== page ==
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NFL REPORT

Steelers' Hines Ward has choice words for NFL

Pittsburgh receiver calls the league's stance on player safety hypocritical.

December 01, 2010|Wire reports

Pittsburgh Steelers wide receiver Hines Ward lashed out Wednesday at the NFL for what he calls its hypocritical stance on player safety, arguing the league recently toughened its stance only because it wants to expand to an 18-game season.

Ward said there is considerable confusion among players about which hits are legal and which aren't since the league stepped up its policing of dangerous hits. Steelers linebacker James Harrison has been fined $125,000 for four hits since mid-October, two of which weren't penalized.

"They league doesn't care about us anyway," said Ward, a 13-year veteran and the leading receiver in Steelers history. "They don't care about the safety of the game. If the league was so concerned about the safety, why are you adding two more games on? You talk about you don't want players to drink … and all you see is beer commercials. You don't want us to gamble, but then there are [NFL-endorsed lottery scratch-off games]."

The NFL is pushing for an expanded season during ongoing labor negotiations with the players union.

"It almost seems like the more flags we throw, the more fines we dish out, we can say we're protecting the game," Steelers safety Ryan Clark said, reflecting his opinion of the league's stance. "Now, we can have 18 games because look how we're protecting [the players]."

Ward also predicted a team will lose a game — possibly in the playoffs — because an official makes an incorrect call out of fear of being disciplined by the league for not adhering to its new policy.

"It's going to change the outcome; somebody's going to lose a game because of it," Ward said. "It's going to be a huge play in a playoff game, somebody's going to hit a quarterback or do something and the referee is going to be too scared to call it. So he's going to call it anyway so he can save his tail. He [the player] may not even get fined or not, but it will come down to the outcome of a ballgame."

Steelers linebacker James Farrior said NFL Players Assn. chief DeMaurice Smith hasn't properly supported players on the issue.

Baltimore Ravens linebacker Terrell Suggs took the unusual stance of agreeing with the rival Steelers during a conference call with Pittsburgh reporters.

"The league has their favorites," Suggs said. "One being in Indy [ Peyton Manning] and one being with that team up north [New England's Tom Brady]. Besides those two, everybody is fair game. Like I always said, Carson Palmer got his knee hurt in 2005, but there was no rule made. Then Tom Brady got hit in the knee and all of a sudden there is a rule and possible suspensions, excessive fines. It's just getting ridiculous."

Anderson apologizes for rant

Arizona Cardinals quarterback Derek Anderson has apologized for his Monday night postgame tirade.

"My mom and dad didn't raise me to act like that in times of adversity," he said.

The quarterback's rant came after a series of questions from a reporter about why Anderson was smiling with teammate Deuce Lutui on the sidelines while the Cardinals were trailing by 18 points late in the game. The brief clip of the two grinning had been shown during the Monday night telecast.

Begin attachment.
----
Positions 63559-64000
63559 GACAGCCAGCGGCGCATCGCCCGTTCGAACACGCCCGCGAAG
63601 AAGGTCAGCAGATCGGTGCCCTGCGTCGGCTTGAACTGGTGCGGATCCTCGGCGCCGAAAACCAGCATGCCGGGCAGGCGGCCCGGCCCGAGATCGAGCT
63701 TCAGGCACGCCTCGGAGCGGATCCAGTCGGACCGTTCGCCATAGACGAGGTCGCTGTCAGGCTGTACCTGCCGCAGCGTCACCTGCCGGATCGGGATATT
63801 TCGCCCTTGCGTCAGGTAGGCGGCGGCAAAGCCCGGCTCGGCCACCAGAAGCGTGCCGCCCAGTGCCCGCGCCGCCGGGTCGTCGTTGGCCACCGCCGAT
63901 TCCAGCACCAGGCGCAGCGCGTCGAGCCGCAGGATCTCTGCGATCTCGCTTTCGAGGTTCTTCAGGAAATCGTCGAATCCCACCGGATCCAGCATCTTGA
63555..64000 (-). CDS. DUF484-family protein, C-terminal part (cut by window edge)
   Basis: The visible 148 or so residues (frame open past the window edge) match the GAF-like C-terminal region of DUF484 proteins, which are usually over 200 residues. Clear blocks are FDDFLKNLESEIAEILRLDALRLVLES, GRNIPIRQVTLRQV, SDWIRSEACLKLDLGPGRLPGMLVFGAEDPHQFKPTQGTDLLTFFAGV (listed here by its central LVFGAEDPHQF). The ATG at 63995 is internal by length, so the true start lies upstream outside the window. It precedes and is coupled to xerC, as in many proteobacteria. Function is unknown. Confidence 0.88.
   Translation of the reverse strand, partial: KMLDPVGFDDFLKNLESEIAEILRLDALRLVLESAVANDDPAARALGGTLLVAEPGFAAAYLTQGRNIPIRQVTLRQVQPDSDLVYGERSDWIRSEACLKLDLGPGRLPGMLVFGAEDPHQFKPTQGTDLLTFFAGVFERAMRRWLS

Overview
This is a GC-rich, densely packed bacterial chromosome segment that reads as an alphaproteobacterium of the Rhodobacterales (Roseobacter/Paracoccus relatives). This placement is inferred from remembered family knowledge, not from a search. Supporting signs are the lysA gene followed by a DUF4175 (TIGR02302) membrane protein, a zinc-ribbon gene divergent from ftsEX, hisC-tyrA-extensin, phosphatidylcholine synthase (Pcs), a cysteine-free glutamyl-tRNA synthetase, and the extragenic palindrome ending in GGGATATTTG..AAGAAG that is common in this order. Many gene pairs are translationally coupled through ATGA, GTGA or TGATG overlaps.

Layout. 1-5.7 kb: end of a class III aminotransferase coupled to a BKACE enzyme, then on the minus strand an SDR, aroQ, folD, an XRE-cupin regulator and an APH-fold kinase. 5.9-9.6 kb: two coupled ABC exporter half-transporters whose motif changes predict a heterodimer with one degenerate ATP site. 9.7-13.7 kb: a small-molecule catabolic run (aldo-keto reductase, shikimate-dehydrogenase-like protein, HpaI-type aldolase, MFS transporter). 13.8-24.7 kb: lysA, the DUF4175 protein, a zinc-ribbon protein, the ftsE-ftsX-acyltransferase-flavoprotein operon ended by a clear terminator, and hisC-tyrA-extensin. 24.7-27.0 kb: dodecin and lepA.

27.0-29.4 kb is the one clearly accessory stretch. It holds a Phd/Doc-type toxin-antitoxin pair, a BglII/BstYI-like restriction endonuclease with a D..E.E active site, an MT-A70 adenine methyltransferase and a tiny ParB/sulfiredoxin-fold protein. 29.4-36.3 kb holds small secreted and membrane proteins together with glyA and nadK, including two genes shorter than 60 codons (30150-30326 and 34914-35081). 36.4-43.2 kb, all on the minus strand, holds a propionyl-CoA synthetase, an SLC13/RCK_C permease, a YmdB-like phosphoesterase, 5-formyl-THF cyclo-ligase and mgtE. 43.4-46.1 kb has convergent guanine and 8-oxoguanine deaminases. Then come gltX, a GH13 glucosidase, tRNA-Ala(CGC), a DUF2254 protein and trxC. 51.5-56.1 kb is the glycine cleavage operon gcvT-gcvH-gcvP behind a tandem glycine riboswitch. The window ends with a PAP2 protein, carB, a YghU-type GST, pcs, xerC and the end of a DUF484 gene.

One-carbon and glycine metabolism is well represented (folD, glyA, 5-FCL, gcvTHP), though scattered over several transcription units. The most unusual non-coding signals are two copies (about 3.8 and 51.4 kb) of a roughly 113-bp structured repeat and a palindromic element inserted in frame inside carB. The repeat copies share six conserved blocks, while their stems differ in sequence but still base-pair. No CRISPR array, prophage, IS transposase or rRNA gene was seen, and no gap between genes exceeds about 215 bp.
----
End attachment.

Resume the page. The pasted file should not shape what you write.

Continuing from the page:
Anderson said after the game that it was no one's business what he and Lutui were talking about. As the reporter persisted, Anderson lost his temper and shouted about how he had put his "freaking heart and soul" into the team and that there was nothing funny about it.

He was low-key and contrite as he opened his weekly news conference Wednesday.

"Let's try to do this in a manner that doesn't end up all over the YouTube, if we can," he said. " … Obviously, I was very frustrated by what had happened during the game, and I let my emotions get away from me."

The blowup came after the Cardinals lost to the San Francisco 49ers, 27-6, their seventh consecutive defeat.

"I've been through some rough times in football," Anderson said, "but I think it obviously was one of the most frustrating times for me, a game that I felt like going in that we were very prepared for. I had a very good week of practice, like I said, and to lay an egg on national television was not only frustrating for me, but frustrating to every one of the guys that's out here every single day and sees what we're capable of doing."

Favre has no idea of investigation's status

The investigation into allegations that Minnesota quarterback Brett Favre sent a game-day hostess inappropriate text messages and photos while both worked for the New York Jets in 2008 has dragged on for two months.

An NFL spokesman said that the investigation is continuing and Favre said he has not been summoned by the league for another meeting and has no idea when it will reach a conclusion.

"To be honest with you, I haven't even thought about it," Favre said. "My focus is on this team, which is tough enough as it is. I'm not concerned about that [investigation]."

Roethlisberger is expected to play

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